Filing 47

OPINION. Signed by Judge Joel A. Pisano on 10/20/2014. (jjc)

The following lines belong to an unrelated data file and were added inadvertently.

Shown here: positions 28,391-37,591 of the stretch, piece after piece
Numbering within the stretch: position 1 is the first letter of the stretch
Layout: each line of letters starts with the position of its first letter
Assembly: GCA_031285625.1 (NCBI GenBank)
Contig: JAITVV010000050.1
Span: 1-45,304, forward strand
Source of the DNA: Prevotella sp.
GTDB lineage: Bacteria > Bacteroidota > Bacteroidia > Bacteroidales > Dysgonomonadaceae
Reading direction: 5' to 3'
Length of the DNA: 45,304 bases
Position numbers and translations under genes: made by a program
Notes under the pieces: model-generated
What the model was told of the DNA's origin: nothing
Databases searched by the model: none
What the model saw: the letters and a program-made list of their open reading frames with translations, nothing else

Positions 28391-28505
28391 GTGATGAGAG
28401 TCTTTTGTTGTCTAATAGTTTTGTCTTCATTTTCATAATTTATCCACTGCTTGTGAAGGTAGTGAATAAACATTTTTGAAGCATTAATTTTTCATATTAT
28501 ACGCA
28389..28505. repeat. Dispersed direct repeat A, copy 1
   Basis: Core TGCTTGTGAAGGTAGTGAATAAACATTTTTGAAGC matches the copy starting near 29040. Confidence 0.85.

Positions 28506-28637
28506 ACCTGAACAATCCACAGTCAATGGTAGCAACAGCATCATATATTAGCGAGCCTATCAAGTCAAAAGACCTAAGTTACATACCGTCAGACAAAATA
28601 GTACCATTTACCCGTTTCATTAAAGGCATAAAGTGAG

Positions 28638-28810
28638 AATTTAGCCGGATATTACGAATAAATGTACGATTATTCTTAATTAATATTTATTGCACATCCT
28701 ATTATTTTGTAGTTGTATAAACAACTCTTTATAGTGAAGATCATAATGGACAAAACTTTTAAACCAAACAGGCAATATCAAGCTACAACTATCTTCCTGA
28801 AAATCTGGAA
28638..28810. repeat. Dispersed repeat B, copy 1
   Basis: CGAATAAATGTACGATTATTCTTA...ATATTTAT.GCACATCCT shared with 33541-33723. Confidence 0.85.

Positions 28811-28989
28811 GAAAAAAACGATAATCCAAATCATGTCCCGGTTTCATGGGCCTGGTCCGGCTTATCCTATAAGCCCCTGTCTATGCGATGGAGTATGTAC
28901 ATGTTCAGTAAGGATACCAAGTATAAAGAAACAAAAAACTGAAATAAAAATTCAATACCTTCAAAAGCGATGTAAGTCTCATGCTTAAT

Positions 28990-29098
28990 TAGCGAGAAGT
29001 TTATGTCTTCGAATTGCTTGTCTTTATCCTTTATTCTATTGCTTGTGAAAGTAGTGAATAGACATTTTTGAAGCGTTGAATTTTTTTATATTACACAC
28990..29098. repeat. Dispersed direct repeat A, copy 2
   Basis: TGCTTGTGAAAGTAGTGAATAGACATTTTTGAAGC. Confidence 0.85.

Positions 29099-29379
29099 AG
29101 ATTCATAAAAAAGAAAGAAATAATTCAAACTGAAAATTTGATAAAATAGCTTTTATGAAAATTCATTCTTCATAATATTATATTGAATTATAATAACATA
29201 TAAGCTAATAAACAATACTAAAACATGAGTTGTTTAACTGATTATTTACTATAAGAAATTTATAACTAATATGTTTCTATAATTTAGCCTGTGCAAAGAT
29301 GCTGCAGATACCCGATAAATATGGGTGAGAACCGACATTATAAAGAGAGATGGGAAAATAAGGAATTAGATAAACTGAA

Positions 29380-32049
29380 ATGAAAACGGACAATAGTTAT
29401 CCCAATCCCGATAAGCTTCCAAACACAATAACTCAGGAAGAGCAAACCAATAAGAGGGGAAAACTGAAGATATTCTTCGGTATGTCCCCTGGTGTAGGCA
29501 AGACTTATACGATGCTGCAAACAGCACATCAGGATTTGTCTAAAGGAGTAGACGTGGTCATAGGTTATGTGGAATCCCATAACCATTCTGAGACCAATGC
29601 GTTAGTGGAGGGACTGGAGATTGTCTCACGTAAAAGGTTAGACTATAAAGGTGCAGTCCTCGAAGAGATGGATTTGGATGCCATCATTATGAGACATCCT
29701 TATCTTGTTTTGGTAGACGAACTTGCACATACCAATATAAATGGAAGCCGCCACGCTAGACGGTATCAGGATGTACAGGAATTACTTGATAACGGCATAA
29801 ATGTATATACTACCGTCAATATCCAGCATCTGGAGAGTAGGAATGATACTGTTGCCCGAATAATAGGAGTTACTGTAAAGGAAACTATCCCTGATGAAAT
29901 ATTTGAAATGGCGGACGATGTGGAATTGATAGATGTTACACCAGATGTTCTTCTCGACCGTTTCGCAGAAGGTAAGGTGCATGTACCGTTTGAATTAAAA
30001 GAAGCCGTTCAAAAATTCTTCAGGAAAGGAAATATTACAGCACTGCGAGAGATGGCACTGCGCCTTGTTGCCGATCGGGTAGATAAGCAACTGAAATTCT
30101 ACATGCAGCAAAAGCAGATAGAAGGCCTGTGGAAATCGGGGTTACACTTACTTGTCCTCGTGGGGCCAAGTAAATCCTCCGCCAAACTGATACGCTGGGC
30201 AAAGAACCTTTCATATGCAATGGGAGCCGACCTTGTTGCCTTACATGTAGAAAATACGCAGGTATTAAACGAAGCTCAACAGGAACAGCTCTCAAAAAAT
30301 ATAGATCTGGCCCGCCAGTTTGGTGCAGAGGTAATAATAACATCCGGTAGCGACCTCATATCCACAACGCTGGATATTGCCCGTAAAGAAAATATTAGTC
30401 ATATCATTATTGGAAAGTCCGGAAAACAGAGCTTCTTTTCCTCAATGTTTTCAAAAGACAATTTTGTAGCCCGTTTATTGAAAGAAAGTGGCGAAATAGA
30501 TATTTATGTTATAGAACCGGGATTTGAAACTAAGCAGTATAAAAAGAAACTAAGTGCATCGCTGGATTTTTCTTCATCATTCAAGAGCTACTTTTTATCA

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NOT FOR PUBLICATION UNITED STATES DISTRICT COURT DISTRICT OF NEW JERSEY CHRISTIANA ITIOWE., Plaintiff, v. THE TRENTONIAN OWNER AND CEO, JOHN PATON OF JOURNAL REGISTER COMPANY, JOURNAL REGISTER COMPANY, THE STATE OF NEW JERSEY IN CARE OF THE CITY OF TRENTON, OFFICE OF THE GOVERNOR, THE CITY OF TRENTON, MR. MACK/ACTING MAYOR, Defendants. : : : : : : : : : : : : : : : : : : Civil Action No. 13-cv-5779 (JAP) OPINION PISANO, District Judge Currently pending before the Court are three (3) motions: (1) Defendants, the City of Trenton and former Mayor Mack’s (collectively “Defendants”) motion to dismiss [docket #30]; (2) Plaintiff, Christiana Itiowe’s (“Plaintiff”) motion to amend her complaint [docket #33]; and (3) Plaintiff’s motion to change venue [docket #44]. The Court considered the papers filed by the parties and rules on the written submissions without oral argument pursuant to Federal Rule of Civil Procedure 78. For the reasons that follow, this Court GRANTS Defendants’ motion to dismiss [docket #30]; DENIES Plaintiff’s motion to amend her complaint [docket #33]; and DENIES Plaintiff’s motion to change venue [docket #44]. I. BACKGROUND 1 Plaintiff’s pro se amended Complaint, received by the Court on December 3, 2013, arguably consists of a first amendment violation.1 The claims in Plaintiff’s Complaint suffer from vagueness and ambiguity that make it difficult to discern their legal or factual basis. The following allegations are taken from Plaintiff’s Complaint and are accepted as true for purposes of this Court’s review only. Plaintiff alleges that her and her sister, Victoria Itiowe’s freedom of the press rights were violated when Plaintiff was allegedly terminated from WIMG 1300AM radio station. It appears as though Plaintiff believes her rights were violated when she was pursuing a former lawsuit, docket no. 12-cv-6977, and was terminated in light of this suit and because she was attempting to care for her sister. Further, Plaintiff alleges that she was attacked when she tried to discuss her former lawsuit on the air, and was retaliated against and harassed because she made a report regarding Trenton’s police force. Plaintiff claims that in terminating her, Defendants’ failed to “car[e] a bit about [her] life just as they did not give a crap about [her] sisters stance of being born with sickle cell disease either.” Although it is often unclear which act or Defendant Plaintiff is attributing various facts to, Plaintiff contends that her and her sister’s first amendment freedom of the press rights were violated. II. DISCUSSION “Federal Rule of Civil Procedure 8(a)(2) requires that a complaint contain ‘a short and plain statement of the claim showing that the pleader is entitled to relief,’ in order to give the defendants fair notice of what the . . . claim is and the grounds on which it rests.” Bell Atl. Corp. v. Twombly, 550 U.S. 544, 555 (2007). While pro se plaintiffs are not held to same strict standards Plaintiff has made numerous subsequent submissions to the Court and given Plaintiff’s pro se status, the Court liberally construes the Complaint and Plaintiff’s other submissions together in ruling on the pending motions. See Wallace v. Fegan, 455 Fed.Appx. 137, 139 (3d Cir. 2011). For the purpose of clarity, the Court hereinafter refers to all of Plaintiff’s pleadings and submissions collectively as Plaintiff’s Complaint. 1 2 as attorneys, “they also cannot be excused from compliance with the plain text of the federal rules.” Joseph v. Lopez, No. 05-1640, 2007 WL 1135297, at *2 (D.N.J. Apr. 11 2007). A. Dismissal Pursuant to Rule 12(b)(6) Federal Rule of Civil Procedure 12(b)(6) provides for the dismissal of a complaint if the plaintiff fails to state a claim upon which relief can be granted. Fed. R. Civ. P. 12(b)(6). In determining the sufficiency of a pro se complaint, the Court must be mindful to construe it liberally in favor of the Plaintiff. Haines v. Kerner, 404 U.S. 519, 520-21 (1972); United States v. Day, 969 F.2d 39, 42 (3d Cir. 1992). The Court must “accept as true all of the allegations in the complaint and all reasonable inferences that can be drawn therefrom, and view them in the light most favorable to the plaintiff.” Morse v. Lower Merion Sch. Dist., 132 F. 3d 902, 906 (3d Cir. 1997). However, the Court need not credit a pro se plaintiff’s “bald assertions” or “legal conclusions.” Id. The factual allegations must be sufficient to raise a plaintiff’s right to relief above a speculative level, such that it is “plausible of its face.” Twombly, 550 U.S. 544 at 555. Even after taking into account Plaintiff’s pro se status and reading the Complaint liberally, the Court finds that Plaintiff’s pleadings lack a “short and plain statement” of the grounds for jurisdiction and fail to “state a claim to relief that is plausible on its face.” Ashcroft v. Iqbal, 556 U.S. 662, 678 (2009). Plaintiff’s extensive pleadings are confusing and contain mostly unintelligible allegations asserting a variety of seemingly unrelated claims and fail to provide defendants with fair or adequate notice of the claims against them or establish that Plaintiff is entitled to relief as required by Federal Rule of Civil Procedure 8(a)(2). See Twombly, 550 U.S. 544 at 555. Accordingly, the Court finds that the substantial deficiencies in Plaintiff’s pleadings warrant dismissal pursuant to Federal Rule of Civil Procedure 12(b)(6). B. Dismissal Pursuant to Rule 12(b)(1) 3 Plaintiff’s complaint is also subject to dismissal for lack of subject matter jurisdiction. Federal courts are of limited jurisdiction and are bound to determine whether they have jurisdiction even if none of the parties to an action have made a jurisdictional challenge. Upp v. Mellon Bank, N.A., 510 U.S. 964 (1993). Pursuant to Federal Rule of Civil Procedure 12(b)(1), the Court must dismiss a complaint, in whole or in part, if the plaintiff fails to establish that the Court has jurisdiction over the claim. i. Standing “Standing is a threshold jurisdictional requirement, derived from the ‘case or controversy’ language of Article III of the Constitution.” Pub. Interest Research Grp. Of N.J., Inc. v. Magnesium Elektron, Inc., 123 F.3d 111, 117 (3d Cir. 1997). The party invoking federal jurisdiction bears the burden of establishing constitutional standing at the outset of the litigation. Lujan v. Defenders of Wildlife, 504 U.S. 551, 561 (1992). If the minimum requirements of Article III standing are not met, “a federal court does not have subject matter jurisdiction to address a plaintiff’s claims, and they must be dismissed.” Storino v. Borough of Point Pleasant Beach, 322 F.3d 293, 296 (3d Cir. 2003). For a plaintiff to have standing, the following three requirements must be met: (1) the plaintiff must have suffered an injury in fact that is (a) concrete and particularized and (b) actual or imminent, not conjectural or hypothetical; (2) the injury is fairly traceable to the challenged action of the defendant; and (3) it is likely, as opposed to merely speculative, that the injury will be redressed by a favorable decision. Friends of the Earth, Inc. v. Laidlaw Envtl. Servs., Inc., 528 U.S. 167, 180-81 (2000). Plaintiff states that she is bringing this lawsuit on behalf of herself and her sister, Victoria Itiowe. Specifically, Plaintiff alleges that “[her] sister’s freedom of speech rights” were violated. 4 While the Court makes no judgment as to the merits of Victoria Itiowe’s potential claims, the Court finds that Plaintiff has failed to demonstrate that she has personally suffered an “injury in fact” in all claims alleging an injury to Victoria Itiowe, and thus has not met her burden of establishing constitutional standing. In light of Plaintiff’s failure to establish an “injury-in-fact,” the Court finds that it lacks jurisdiction to hear Plaintiff’s claims brought on behalf of her sister. Therefore, any and all claims brought by Plaintiff alleging an injury suffered by Victoria Itiowe are dismissed with prejudice.2 C. Plaintiff’s Motion to Amend Federal Rule of Civil Procedure 15(a) requires that leave to amend the pleadings be granted freely “when justice so requires.” Long v. Wilson, 393 F.3d 390, 400 (3d Cir.2004). Therefore, motions to amend should be liberally granted, absent substantial prejudice, unless “denial can be grounded in bad faith or dilatory motive, truly undue or unexplained delay, repeated failure to cure deficiencies by amendments previously allowed or futility of amendment.” Lundy v. Adamar of New Jersey, Inc., 34 F.3d 1173, 1196 (3d Cir.1994) (internal citation omitted). In deciding whether to grant leave to amend, “prejudice to the non-moving party is the touchstone for the denial of the amendment.” Bechtel v. Robinson, 886 F.2d 644, 652 (3d Cir.1989) (quoting Cornell & Co., Inc. v. Occupational Health and Safety Review Comm'n, 573 F.2d 820, 823 (3d Cir.1978)). To establish prejudice, the non-moving party must make a showing that allowing the amended pleading would (1) require the non-moving party to expend significant additional resources to conduct discovery and prepare for trial, (2) significantly delay the resolution of the dispute, or (3) prevent a party from bringing a timely action in another If a complaint is subject to dismissal under Rule 12(b)(6), “a district court must permit a curative amendment unless such an amendment would be inequitable or futile.” Phillips v. Cnty. of Allegheny, 515 F. 3d 224, 234 (3d Cir. 2008). Plaintiff’s lack of standing to bring claims on behalf of her sister cannot be cured by amendment. Thus, the Court concludes that allowing Plaintiff to amend the claims brought on behalf of Victoria Itiowe would be futile. 2 5 jurisdiction. See Long, 393 F.3d at 400. Further, a proposed amendment is appropriately denied where it is futile. An amendment is futile if it “is frivolous or advances a claim or defense that is legally insufficient on its face.” Harrison Beverage Co. v. Dribeck Imps., Inc., 133 F.R.D. 463, 468 (D.N.J.1990) (internal quotation marks and citations omitted). In determining whether an amendment is “insufficient on its face,” the Court employs the Rule 12(b)(6) motion to dismiss standard. See Alvin, 227 F.3d at 121. Under Rule 12(b)(6), a motion to dismiss will be granted if the plaintiff fails to articulate “enough facts to state a claim to relief that is plausible on its face.” Bell Atl. Corp. v. Twombly, 550 U.S. 544, 127 S.Ct. 1955, 1974, 167 L.Ed.2d 929 (2007). When determining whether a claim should be dismissed under Rule 12(b)(6), the Court accepts as true all of the allegations contained in the complaint and draws reasonable inferences in favor of the plaintiff. See Erickson v. Pardus, 551 U.S. 89, 93-94, 127 S.Ct. 2197, 167 L.Ed.2d 1081 (2007). Here, even construing Plaintiff’s proposed amended complaint liberally in her favor, Plaintiff fails to state a claim for relief. As an initial matter, the Court has already granted Plaintiff one opportunity to amend her complaint by way of her in forma pauperis filing, and Plaintiff failed to cure the deficiencies in her pleading. Further, aside from making threatening remarks towards the Court and Defendants surrounding who is “scared to lose their stance in life,” Plaintiff’s amended complaint merely requests that criminal charges be brought against Defendants. This cannot withstand the standard(s) set forth in Rule 8 or Rule 12(b)(6) as a private plaintiff cannot force a criminal prosecution since the “authority to initiate a criminal complaint rests exclusively with state and federal prosecutors.” See Collyer v. Darling, 98 F.3d 211, 222 (6th Cir.1996); Mercer v. Lexington Fayette Urban County Gov't., 52 F.3d 325 (6th Cir.1995); Forney v. Woodridge Hosp. & Johnson City Med. Ctr., 2005 U.S. Dist. LEXIS 37257, at *6 (E.D.Tenn. Sept. 14, 2005); see also United States ex rel. Savage v. Arnold, 403 F.Supp. 172 (E.D.Pa.1975) (stating 6 that a private party cannot, on his own, commence a criminal proceeding for failure to meet to comply with the requirements of Rules 3 and 4 of the Rules of Criminal Procedure and citing United States v. Blierley, 331 F.Supp. 1182 (W.D.Pa.1971); Brown v. Duggan, 329 F.Supp. 207 (W.D.Pa.1971); United States ex rel. Spader v. Wilentz, 25 F.R.D. 492 (D.N.J), aff'd, 280 F.2d 422 (3d Cir.), cert. denied 364 U.S. 875 (1960)). The Court is also without authority to direct the filing of criminal charges on Plaintiff's behalf, since “[i]t is well established that private citizens can neither bring a direct criminal action against another person nor can they petition the federal courts to compel the criminal prosecution of another person.” See Maine v. Taylor, 477 U.S. 131, 137 (1986); Heckler v. Chaney, 470 U.S. 821, 832 (1985); Leeke v. Timmerman, 454 U.S. 83, 86-87 (1981); United States v. General Dynamics Corp., 828 F.2d 1356, 1366 (9th Cir.1987). Accordingly, “the district court [is obligated to] refus[e] fil[ing] criminal charges or ... compel[ing] prosecution based on those charges.” Ellen v. Stamm, 1991 U.S.App. LEXIS 30558 (9th Cir. Dec. 19, 1991) (emphasis supplied), cert. denied, Montalvo v. Stamm, 506 U.S. 1047 (1993). As such, the Court finds that Plaintiff’s proposed amendment is futile and therefore, Plaintiff’s motion to amend her complaint is DENIED. III. CONCLUSION For the foregoing reasons, Defendants’ motion to dismiss [docket # 30] is GRANTED; Plaintiff’s motion to change venue [docket # 44] is DENIED as it is now moot; and Plaintiff’s motion to amend her complaint [docket #33] is DENIED. Plaintiff’s Complaint is DISMISSED without prejudice, with the exception of all claims brought on behalf of Victoria Itiowe, which are dismissed with prejudice. An appropriate Order accompanies this Opinion. Date: October 20, 2014 /s/ Joel A. Pisano JOEL A. PISANO United States District Judge 7